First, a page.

But Dost was later slammed by his coach Dieter Hecking for behaving 'like someone had taken his toys away' in training having been subbed off in Wolfsburg's Champions League win at home to CSKA Moscow last Tuesday.

Ingolstadt made history as the first Bundesliga team to win all three of their home games in their debut season in Germany's top flight after Moritz Hartmann drilled home a 93rd-minute penalty which put the Bavarians fifth with a 1-0 win at Werder Bremen.

Bremen were reduced to ten men five minutes into injury time when midfielder Philipp Bargfrede was sent off for fouling Ingolstsadt's USA international Alfredo Morales.

Hamburg were held to a goalless draw at home to Eintracht Frankfurt while Mainz are seventh after Friday's 3-0 win at home to Hoffenheim when midfielder Yunus Malli claimed a hat-trick. 

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What Germany’s plans for a points-based system mean for foreigners

To tackle its ever-widening skills gap, Germany wants to encourage talent from aboard to move to the country by introducing a points-based immigration system. Here's what foreigners need to know about the changes.

What Germany's plans for a points-based system mean for foreigners

What’s a points-based system?

A points-based system is an immigration model where foreigners have to score above a certain threshold of points in order to obtain a residence or work permit in a country. The exact scoring system is set by the government, but can include factors like language skills, family connections to the country, specific qualifications or work-related skills, or the amount of money in your bank account.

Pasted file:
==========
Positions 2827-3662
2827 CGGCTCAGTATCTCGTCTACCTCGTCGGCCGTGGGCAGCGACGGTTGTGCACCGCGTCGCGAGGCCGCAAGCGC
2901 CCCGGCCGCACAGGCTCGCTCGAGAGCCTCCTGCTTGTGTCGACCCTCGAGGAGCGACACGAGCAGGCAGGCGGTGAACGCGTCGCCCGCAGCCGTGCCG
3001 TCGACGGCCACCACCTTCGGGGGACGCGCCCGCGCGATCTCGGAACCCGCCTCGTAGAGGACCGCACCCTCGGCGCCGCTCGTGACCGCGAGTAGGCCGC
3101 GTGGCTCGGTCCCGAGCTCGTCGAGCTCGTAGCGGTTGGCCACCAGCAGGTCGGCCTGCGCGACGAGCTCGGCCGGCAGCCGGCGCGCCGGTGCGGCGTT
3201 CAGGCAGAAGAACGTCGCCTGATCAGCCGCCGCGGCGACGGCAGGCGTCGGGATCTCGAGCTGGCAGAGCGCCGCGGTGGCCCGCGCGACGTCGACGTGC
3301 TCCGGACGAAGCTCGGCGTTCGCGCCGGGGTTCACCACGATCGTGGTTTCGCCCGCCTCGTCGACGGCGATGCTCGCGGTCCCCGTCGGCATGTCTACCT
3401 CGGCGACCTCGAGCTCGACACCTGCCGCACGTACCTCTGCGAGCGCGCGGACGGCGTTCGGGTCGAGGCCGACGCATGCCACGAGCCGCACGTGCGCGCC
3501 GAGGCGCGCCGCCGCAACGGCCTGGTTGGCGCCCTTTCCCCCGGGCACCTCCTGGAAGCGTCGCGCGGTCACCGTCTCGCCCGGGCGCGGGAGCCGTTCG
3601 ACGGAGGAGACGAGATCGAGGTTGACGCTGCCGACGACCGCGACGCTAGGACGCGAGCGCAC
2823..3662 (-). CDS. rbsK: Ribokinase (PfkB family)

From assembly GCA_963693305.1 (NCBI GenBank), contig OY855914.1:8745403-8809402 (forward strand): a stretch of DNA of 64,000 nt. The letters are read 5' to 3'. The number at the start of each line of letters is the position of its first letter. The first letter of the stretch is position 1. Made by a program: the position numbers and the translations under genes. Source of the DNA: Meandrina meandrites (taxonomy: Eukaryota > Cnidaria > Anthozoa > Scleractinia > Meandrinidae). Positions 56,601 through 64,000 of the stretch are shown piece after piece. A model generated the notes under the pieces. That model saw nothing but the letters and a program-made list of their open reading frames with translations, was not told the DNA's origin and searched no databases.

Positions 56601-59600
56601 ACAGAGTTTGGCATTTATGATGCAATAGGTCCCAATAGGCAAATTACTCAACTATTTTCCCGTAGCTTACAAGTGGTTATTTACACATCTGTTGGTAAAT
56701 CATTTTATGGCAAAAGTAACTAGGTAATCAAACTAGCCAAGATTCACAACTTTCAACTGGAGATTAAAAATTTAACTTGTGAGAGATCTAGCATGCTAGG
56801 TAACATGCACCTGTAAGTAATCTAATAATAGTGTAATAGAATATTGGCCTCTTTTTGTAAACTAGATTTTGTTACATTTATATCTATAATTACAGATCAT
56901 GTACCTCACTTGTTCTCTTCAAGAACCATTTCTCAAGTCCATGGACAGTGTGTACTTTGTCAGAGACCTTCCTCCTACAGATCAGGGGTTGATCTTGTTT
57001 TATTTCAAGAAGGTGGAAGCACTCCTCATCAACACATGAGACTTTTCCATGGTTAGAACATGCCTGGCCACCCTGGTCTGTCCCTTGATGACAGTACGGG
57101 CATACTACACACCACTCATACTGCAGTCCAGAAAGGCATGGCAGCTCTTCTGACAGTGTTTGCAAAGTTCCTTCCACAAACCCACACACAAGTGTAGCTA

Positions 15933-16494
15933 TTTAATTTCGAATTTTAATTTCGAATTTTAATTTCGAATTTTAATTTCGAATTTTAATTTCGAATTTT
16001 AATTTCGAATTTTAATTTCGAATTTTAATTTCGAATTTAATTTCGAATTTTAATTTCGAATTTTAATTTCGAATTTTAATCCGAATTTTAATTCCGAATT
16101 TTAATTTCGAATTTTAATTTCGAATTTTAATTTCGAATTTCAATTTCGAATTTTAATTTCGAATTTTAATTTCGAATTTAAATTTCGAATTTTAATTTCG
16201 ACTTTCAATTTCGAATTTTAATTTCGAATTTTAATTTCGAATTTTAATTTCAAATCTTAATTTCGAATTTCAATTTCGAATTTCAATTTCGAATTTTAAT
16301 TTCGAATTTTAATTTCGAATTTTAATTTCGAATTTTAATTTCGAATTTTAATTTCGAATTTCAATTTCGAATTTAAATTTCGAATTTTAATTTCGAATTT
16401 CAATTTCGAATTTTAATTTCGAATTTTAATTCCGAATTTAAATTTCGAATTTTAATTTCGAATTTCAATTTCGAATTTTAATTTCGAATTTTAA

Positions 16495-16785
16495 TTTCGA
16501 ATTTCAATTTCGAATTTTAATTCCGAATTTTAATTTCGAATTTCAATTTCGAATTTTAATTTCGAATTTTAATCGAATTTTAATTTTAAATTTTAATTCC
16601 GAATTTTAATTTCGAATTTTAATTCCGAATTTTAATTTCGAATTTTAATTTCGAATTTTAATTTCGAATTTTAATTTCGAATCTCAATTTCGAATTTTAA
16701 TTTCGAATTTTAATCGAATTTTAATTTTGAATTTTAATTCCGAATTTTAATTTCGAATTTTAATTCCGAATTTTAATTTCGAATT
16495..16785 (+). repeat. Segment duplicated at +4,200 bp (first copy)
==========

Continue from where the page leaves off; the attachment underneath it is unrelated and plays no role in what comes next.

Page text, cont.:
Points-based systems can also be known as “merit-based systems”, because there tends to be a pretty big emphasis on what you can offer a country in terms of education or skills. 

The model was first introduced in Canada way back in 1967 as the country tried to move past a system based on race and nationality to one that favoured language fluency, youth and educational or vocational background. A similar step was taken in Australia just a few years later in 1972 and, since Brexit, the UK has also introduced its own points-based model. 

How does this relate to Germany?

When the new ‘traffic-light’ coalition of the Social Democrats (SPD), Greens and Free Democrats (FDP) took office last December, the parties pledged to reform Germany’s immigration system and bring a fresh cohort of workers into the country.

“In addition to the existing immigration law, we will establish a second pillar with the introduction of an opportunity card based on a points system to enable workers to gain controlled access to the German labour market in order to find a job,” the coalition agreement read.